Our habits are not to be the habits of the world. The psalmist’s second warning is about imitating wrong ACTIONS.

The Seat of Scoffers

The psalmist continues: a man is happy who does not sit in the seat of scoffers.

Scoffers (or the “scornful”, as the KJV puts it) are just what they sound like: people characteristically given to belittling others. The Hebrew word for “scoffer” is often translated “interpreter” in the Old Testament because it signifies attempting to speaking in a foreign language; imitating something one is not, presumably to humourous effect. Thus a scoffer derides something not because it lacks merit, but because he lacks any real understanding of it.

Sound familiar?

Scoffers take a seat, though that seat is metaphorical, I think. They have a place in which they may habitually be found and with which they are associated, usually above everybody else (at least in their own thinking). Proverbs associates scorn with pride and haughtiness.

In scripture, scoffing is always a bad thing, but it means something a little different from mere mockery or making fun. Elijah was not scoffing when he poked fun at the prophets of Baal — his God was genuinely superior in every respect, and the failure of idolaters to recognize it was laughable. Likewise, when “He who sits in the heavens laughs” at the raging heathen, God is not being a “scoffer” in the Psalm 1 sense: it is his enemies whose perspective is skewed.

The essence of scoffing, as the word is used in scripture, is that it comes out of a false sense of superiority, a mistaken belief that you or what you represent is somehow better than what you are criticizing. When you actually ARE superior ... well, different story.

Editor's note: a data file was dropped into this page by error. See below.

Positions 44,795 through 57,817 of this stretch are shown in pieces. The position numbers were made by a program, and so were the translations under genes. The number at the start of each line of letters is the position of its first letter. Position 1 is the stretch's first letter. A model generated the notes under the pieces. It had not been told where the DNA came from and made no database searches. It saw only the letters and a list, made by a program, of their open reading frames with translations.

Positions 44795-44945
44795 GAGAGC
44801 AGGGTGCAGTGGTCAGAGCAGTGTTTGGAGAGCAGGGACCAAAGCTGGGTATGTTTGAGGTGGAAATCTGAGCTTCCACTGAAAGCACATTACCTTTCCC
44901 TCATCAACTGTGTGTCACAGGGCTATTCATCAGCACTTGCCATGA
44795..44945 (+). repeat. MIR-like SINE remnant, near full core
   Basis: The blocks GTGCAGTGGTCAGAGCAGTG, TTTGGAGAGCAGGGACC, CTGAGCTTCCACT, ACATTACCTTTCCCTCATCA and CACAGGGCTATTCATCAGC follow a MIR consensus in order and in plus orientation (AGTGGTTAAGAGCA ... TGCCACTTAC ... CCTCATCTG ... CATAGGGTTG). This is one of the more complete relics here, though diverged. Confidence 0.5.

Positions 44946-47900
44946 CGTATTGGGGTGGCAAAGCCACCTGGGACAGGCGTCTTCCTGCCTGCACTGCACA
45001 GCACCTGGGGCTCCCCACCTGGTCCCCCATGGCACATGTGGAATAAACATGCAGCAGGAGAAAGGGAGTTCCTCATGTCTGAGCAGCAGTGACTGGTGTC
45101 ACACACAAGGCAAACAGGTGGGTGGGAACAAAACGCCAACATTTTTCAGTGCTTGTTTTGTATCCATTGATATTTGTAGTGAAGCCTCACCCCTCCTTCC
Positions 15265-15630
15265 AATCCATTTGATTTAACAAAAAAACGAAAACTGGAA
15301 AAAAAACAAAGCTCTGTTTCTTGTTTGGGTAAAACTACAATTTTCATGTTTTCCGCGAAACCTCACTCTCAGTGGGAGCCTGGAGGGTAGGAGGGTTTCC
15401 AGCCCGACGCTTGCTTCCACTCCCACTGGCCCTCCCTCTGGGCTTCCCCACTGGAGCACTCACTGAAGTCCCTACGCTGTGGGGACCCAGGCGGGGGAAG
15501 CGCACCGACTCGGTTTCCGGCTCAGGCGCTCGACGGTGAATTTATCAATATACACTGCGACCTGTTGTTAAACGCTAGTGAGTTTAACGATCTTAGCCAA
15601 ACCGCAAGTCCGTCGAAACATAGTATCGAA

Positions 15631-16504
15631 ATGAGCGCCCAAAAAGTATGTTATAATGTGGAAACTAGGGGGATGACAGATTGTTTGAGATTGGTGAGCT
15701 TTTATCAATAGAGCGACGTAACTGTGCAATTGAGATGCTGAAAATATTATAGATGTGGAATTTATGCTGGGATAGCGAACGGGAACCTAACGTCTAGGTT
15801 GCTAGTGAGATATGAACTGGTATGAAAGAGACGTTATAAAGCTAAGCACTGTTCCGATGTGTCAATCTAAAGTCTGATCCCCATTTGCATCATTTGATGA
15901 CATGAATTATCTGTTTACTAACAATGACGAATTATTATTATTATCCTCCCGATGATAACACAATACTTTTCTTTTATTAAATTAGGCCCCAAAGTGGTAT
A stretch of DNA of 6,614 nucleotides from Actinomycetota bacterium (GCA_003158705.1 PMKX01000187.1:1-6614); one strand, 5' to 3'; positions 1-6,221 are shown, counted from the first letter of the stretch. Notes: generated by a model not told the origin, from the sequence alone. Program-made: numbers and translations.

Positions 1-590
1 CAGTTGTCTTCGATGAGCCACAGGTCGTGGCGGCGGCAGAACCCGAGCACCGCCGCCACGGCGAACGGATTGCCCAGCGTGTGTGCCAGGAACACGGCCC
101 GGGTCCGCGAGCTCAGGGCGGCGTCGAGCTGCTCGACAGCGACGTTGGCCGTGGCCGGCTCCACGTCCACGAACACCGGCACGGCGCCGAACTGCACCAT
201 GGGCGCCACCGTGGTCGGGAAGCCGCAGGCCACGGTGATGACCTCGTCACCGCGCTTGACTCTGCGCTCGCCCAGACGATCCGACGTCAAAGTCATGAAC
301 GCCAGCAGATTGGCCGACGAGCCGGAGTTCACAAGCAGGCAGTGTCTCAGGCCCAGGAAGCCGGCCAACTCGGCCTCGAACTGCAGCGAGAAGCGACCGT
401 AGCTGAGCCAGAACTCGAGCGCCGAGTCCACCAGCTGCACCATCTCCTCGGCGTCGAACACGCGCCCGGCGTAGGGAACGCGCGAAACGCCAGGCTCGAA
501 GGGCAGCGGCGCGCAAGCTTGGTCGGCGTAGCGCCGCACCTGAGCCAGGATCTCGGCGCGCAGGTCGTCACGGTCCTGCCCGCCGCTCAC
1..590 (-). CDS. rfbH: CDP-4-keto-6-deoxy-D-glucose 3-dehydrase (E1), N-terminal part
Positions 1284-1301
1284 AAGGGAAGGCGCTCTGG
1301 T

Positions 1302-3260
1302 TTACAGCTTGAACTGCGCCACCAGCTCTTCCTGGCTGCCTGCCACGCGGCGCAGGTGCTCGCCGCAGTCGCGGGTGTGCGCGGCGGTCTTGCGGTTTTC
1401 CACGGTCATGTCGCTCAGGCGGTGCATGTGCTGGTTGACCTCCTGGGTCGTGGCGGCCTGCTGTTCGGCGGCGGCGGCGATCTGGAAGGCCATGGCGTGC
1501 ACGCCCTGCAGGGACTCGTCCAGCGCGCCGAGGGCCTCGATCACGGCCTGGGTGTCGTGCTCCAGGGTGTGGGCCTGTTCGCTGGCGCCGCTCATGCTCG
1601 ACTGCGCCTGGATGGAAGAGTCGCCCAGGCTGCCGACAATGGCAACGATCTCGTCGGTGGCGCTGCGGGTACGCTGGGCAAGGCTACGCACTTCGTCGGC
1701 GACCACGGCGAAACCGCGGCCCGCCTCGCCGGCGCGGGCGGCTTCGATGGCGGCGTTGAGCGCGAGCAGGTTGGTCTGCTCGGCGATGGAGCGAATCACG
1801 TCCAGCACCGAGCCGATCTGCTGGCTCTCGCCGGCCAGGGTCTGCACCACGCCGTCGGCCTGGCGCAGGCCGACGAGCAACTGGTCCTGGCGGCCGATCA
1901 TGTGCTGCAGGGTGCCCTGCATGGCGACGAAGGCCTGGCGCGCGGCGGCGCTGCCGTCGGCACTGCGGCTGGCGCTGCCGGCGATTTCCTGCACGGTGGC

Believers are not to be characterized by a false sense of superiority, but by humility and lowliness of spirit. We have something to be proud about, but it is not ourselves — even our redeemed selves.

So the psalmist’s third warning is about learning to think wrong THOUGHTS.

Set in Contrast

Set in contrast to walking in the counsel of the wicked or standing in the way of sinners or sitting in the seat of scoffers is a delight in the law of the Lord (“on his law he meditates day and night”). The man or woman whose pleasure is in engagement with the written word of God for the purpose of knowing its Author is in no danger of absorbing the influences of the society in which he or she lives.

The advice of wicked people has no appeal to one who already has a firm set of standards to live by, standards in which he or she finds genuine pleasure. The example of degenerates may entice a dilettante, but not one whose habits are those of an obedient servant: servants have a Master to please and must be on their way. The attitudes of those who are both proud and foolish do not rub off on those whose minds are set on things above.

Such a person’s own worldview is well established. And blessed.